Eloquent Elvish Stories
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Cold Comfort: 1. Cold Comfort
Men or Dwarves may not remember her as I do, with Elven senses sharp and clear. Her image stands before me now as if seventy years fell away: her golden hair and sweet lips, the smile that ever lit her face when she looked upon any of us.
I was battle-weary and worn that night, yet unable to take my rest. I thought to take an apple from the table. The scent had filled me with some unnamed longing or remembrance from Greenwood. My fingers rested on the fruit and I could almost taste it on my tongue. I was interrupted by the sound of weeping.
I turned and saw her by the fire there, in Théoden's hall, the light glinting golden off her hair. This fine, strong woman who would freely meet the fate that we all feared and never falter. Here was the tender heart who beseeched her love not to leave her to her mourning but take her into doom with him and all of us that followed. She could find no solace in the knowledge that we would take the path without her.
I thought to leave her there to her loneliness and sorrow, but the grief inside her called to me and I could not turn away. She impressed herself upon my heart that night, though I doubt she ever knew it.
The curve of her shoulder was warm against my fingers. Her tear-worn face turned to me as I touched her. I found her beauty as near enchanting as any elf-maiden. Her pain welled up inside me.
"Lady," I began, "I would not see you so grieved."
"I am not grieved." She cleared her throat and squared her shoulders as if to hide the lie, yet her hands fluttered near her breast in nervousness. I captured them with both of mine.
"We shall prevail," I said.
She smiled a little. "How do you know?"
Her voice trembled. I saw the glimmer in her eyes that looked to me for hope. I gave her all I had to offer.
"Because I love him, too."
Her resolve was broken then, I think. This confession that tumbled freely from my lips in such short words could not fall from hers so plainly, though plain I knew she made it to the ones who overheard, including me.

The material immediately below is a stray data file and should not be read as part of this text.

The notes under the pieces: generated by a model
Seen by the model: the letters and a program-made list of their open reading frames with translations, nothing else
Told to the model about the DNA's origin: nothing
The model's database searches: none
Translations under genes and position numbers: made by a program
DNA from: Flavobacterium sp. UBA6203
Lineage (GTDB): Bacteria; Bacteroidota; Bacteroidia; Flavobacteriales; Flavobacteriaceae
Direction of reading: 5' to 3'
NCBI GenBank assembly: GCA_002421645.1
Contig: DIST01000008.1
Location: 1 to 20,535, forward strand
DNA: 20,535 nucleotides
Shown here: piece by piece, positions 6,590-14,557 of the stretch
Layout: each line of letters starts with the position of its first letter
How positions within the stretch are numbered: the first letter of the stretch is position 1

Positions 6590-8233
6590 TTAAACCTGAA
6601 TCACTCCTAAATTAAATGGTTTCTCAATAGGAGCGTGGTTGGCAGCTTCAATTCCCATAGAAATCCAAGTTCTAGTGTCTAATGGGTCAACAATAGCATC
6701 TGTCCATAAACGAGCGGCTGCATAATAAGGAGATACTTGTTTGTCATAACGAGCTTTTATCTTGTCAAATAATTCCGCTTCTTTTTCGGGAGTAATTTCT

Unbidden, I offered shelter in my arms. I felt the beating of her heart, a wondrous strong yet fragile thing. I hoped the path we were to take ere morning came would find all of us unbroken at the end.
The apple blossom scent of her surrounded me and I wondered what had drawn me to the hall: the fruit or her. I laid my lips against her crown of golden tresses and breathed her in. " Brennil nín," I whispered, and other words in Elvish; sounds that spoke of love and care and consolation. I knew not how to soothe her otherwise.
We stayed there for a little while, rocking, until her sobs subsided. When she turned her face to me again, the tears still ran unchecked, though silent. I caught them with my fingers, and watched entranced as they fell, glittering for a moment in the firelight, then to the floor.
"Do not let him go, Legolas," she whispered. I knew not if she meant to have me make him stay with her or that I should cleave to him on our journey. The former I could not do, the latter I could not but help.
"I can not keep him, malthenil," I sighed and stroked her hair. "But I will see him safe, I promise."
She disentangled herself from me and my heart felt as if it had been emptied out by the absence of her touch. She straightened and met my gaze proudly.
"Then I will take my leave of you this night and hold you to your vow."
She laid a gentle hand against my cheek and I placed my hand upon my heart.
"Namár--" I began to say. She pressed her fingers to my lips.
"Say it not!" she commanded and silenced any other words with one, sweet kiss.
"Well met, Legolas," she whispered and was gone.
I stayed long after she had left. The fire burnt to ash and cinder. The memory of her lingered on my lips.
"Mae govannen, Éowyn," I whispered to the empty hall.
As the sun broke and the quest was again before us, I did not fear the dead. It was the living that would haunt me.
“She was a strong and fair woman,” Gimli said softly.
I did not turn. I would not let him see the tears that ran unchecked.
“Aye.” I answered. A tear fell, glittering for a moment in the sunlight, to the floor.
I stood fixed at the window. The scent of apple blossoms enveloped me from the tree I had planted for her in the courtyard below.
“Laddie?” Gimli’s voice was impatient, but kind. “Are you all right?”
“Seventy years have passed and you still call me ‘lad.’” I smiled and turned to him. “I am fine, mellon nín.” My voice caught in my throat. I could not hide the lie.
“She is laid out,” he clasped my arm gently. “Would you see her one last time?”
“Nay.” I shook my head. “There is no need.”
Notes on Sindarin Elvish:
Brennil nín - My Lady
malthenil - golden one
mellon nín - my friend
Mae govannen - well met
The word that Eowyn stops Legolas from saying is Namárië - Farewell
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